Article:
Thursday, May 11, 2006

Rule 1: Consider the source

We received an anonymous letter at the newspaper this week, accusing us of being “soft” on our local school districts. We only print the good news about our schools, wrote the author of this neatly typed missive alleging our malfeasance.

I can imagine dozens of school board members and district administrators across the Times/Review Newspaper coverage area, stretching from Orient Point on the east to Mount Sinai on the west, laughing out loud as they read these words. That’s because they have a distinctly different opinion of our coverage, and I know it because I’ve heard about it. Repeatedly. We go out of our way to print the negative about our schools, district officials have complained. If something bad happens, we’re on it. Good stuff? We hardly notice.

To some people, we’re sugar-coating news about our schools. We’re in bed with the establishment, helping them to pick the pockets of the taxpayers by making sure that our school districts are portrayed in the best possible light. To some inside the establishment, we’re in cahoots with the disgruntled troublemakers of the world on most issues, and being members of the fourth estate, we of course thrive on and seek out the negative.

And here we are, in the middle, viewed with suspicion by the two warring sides.

Amen and hallelujah — we must be doing something right. Everybody’s mad at us!

When I was just a few years out of law school, as a hearing officer at the New York City Department of Consumer Affairs, a veteran lawyer at the agency coached me in negotiation skills. Hearing officers often had to broker settlements in complaints between consumers and businesses. “When both sides sign the agreement but walk away from the table unhappy,” he told me, “you know you’ve done a good job.” At the time, I thought this advice was completely bizarre. I was 27, idealistic and a bit naive. I wanted everyone to sign the agreement and walk away happy.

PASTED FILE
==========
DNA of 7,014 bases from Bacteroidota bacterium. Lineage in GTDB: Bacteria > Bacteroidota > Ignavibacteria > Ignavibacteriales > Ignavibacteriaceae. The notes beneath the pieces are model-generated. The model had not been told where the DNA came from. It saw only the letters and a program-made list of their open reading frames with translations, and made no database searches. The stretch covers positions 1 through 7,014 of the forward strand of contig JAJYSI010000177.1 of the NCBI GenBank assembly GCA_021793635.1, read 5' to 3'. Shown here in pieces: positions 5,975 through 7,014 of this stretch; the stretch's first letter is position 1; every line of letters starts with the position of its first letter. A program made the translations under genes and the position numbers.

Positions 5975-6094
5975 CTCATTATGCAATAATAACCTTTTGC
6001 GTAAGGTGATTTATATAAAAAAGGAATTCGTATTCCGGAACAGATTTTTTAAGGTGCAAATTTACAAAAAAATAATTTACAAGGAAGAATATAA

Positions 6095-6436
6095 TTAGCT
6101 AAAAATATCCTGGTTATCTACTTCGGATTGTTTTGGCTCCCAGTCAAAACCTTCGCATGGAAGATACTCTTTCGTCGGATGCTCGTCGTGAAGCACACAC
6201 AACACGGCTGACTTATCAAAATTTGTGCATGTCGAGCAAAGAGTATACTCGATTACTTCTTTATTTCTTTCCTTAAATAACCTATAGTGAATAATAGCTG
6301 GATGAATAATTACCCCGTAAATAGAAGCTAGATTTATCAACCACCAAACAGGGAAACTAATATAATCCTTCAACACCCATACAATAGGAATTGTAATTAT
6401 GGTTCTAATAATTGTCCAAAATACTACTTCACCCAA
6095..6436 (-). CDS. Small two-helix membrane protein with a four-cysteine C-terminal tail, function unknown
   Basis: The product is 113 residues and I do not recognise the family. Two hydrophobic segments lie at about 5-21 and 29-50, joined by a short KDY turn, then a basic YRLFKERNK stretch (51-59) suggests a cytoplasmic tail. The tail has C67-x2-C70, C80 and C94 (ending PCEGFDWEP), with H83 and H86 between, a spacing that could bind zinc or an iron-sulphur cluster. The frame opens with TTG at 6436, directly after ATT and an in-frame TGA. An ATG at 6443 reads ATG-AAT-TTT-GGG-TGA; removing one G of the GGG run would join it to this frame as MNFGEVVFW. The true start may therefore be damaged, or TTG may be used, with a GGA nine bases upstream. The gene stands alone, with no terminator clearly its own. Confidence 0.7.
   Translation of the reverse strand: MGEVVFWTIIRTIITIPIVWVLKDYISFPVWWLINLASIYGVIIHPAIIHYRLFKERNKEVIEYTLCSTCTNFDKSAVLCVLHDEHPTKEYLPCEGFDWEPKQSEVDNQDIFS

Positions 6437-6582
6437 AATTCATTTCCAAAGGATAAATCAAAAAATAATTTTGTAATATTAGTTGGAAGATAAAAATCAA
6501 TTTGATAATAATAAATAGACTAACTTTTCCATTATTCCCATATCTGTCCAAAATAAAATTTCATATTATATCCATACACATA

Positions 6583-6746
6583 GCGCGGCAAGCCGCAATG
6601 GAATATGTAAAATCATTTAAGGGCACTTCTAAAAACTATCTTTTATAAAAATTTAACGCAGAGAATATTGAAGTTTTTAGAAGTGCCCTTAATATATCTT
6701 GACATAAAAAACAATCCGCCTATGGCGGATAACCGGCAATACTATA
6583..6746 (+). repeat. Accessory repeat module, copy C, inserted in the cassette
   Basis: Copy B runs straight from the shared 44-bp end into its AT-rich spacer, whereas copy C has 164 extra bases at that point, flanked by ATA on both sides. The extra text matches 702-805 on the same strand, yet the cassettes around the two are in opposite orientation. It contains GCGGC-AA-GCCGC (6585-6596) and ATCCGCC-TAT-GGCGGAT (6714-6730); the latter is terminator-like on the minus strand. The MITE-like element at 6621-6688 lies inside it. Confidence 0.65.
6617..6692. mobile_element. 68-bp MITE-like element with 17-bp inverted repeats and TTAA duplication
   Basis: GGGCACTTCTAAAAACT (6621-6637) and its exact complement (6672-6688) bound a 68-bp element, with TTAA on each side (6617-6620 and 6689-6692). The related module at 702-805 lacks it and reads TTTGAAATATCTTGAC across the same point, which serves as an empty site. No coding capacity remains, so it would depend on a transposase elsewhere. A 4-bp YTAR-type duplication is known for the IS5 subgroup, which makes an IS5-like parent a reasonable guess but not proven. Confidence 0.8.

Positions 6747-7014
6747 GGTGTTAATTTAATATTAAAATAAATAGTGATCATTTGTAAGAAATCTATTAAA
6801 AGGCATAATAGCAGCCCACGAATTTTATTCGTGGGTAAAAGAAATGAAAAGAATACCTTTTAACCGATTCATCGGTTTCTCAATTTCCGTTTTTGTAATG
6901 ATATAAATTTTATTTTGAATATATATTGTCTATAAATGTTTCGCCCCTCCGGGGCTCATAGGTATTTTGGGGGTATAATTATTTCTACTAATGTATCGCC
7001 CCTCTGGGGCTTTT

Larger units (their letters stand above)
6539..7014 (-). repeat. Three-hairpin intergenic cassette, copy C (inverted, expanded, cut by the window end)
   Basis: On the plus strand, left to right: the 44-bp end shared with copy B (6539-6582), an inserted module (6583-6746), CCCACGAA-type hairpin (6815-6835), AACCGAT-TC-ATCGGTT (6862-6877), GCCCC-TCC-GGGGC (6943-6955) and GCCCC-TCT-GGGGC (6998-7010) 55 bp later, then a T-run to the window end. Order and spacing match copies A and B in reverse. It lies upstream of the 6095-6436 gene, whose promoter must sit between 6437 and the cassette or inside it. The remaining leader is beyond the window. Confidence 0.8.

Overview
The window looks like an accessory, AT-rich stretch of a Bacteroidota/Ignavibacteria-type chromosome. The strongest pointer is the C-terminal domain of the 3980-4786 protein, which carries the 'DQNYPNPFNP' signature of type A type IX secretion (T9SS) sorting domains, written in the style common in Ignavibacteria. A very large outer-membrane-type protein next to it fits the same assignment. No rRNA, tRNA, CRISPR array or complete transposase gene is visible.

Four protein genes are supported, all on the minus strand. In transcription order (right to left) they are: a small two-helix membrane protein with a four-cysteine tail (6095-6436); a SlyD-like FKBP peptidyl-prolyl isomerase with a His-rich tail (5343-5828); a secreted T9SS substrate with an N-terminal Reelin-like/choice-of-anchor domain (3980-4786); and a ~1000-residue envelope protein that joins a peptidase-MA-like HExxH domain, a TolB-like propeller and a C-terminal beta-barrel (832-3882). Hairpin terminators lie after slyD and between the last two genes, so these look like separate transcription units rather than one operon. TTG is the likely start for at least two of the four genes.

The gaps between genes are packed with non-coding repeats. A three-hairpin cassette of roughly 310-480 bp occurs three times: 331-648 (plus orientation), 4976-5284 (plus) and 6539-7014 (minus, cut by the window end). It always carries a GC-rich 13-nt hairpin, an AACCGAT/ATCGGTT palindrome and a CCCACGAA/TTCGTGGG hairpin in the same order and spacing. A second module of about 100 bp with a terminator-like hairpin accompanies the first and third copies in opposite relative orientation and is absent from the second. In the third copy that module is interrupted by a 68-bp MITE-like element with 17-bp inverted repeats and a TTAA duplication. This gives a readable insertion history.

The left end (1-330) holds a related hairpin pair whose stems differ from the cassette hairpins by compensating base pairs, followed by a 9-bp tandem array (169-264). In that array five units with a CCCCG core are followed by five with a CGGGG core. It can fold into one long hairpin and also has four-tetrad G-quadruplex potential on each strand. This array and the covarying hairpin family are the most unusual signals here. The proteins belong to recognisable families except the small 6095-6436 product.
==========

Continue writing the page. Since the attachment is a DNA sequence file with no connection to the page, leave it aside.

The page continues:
That lawyer’s words have come back to me many times over the years. And I heard his voice again on Monday as I contemplated the allegations in the letter. The advice takes on new meaning for me in the field of journalism. Important new meaning. Nobody we cover as journalists should ever feel too happy with us. Nobody should ever feel like we’re their best friends — or even that we’re their friends at all. In this business, friendship can be a dangerous thing. It can color your perspective, maybe even make you look the other way when you shouldn’t. Nobody should ever be so comfortable with you that they think they can influence or even control what ends up in print on the pages of your newspaper.

So when the establishment and the anti-establishment each think we’re carrying water for the other side, we know we’ve done our job right.

Now, what kind of person would want a job whose measure of success is the extent to which she is mistrusted and even reviled by her neighbors? That’s another story altogether, and probably best answered on a therapist’s couch.

To the author of that anonymous letter, I’d sure like the opportunity to answer each point you raised. I can’t do that here because we’re not in the business of printing — and thereby spreading — unsubstantiated rumors. With one exception, we’d heard each of the rumors you wrote about and did what responsible journalists do before they print anything: We checked them out. (We’re looking into the one we hadn’t heard before your letter came.) None of them panned out. One came close, but we couldn’t get anybody to go on the record with anything of substance, so we couldn’t report it.

That’s the difference between real journalism and some of the stuff masquerading as journalism on Internet message boards and weblogs today: checking, documenting, sourcing things on the record. We may not always get everything right, because we’re only human, but it’s not for lack of trying. We don’t print things we’ve heard without doing our level best to confirm their veracity. And we never, ever run to press with a story from an anonymous source. We’ll protect a the confidentiality of a source who can’t go on the record, but we need to know who our source is and understand the valid reason why he or she needs to remain unidentified before we’ll pursue a story. And except in the rarest of situations — I can’t even think of one right now — we won’t take it to print without confirming the story on the record with other people.

We’re held accountable for what we print, as we should be. That’s also why we don’t print anonymous letters to the editor. Accountability helps ensure truthfulness. If you really believe in what you’re saying, if it’s the truth, then you sign your name to it. To the author of that anonymous letter — you know who you are — I’d love to discuss the things you wrote. Give me a call.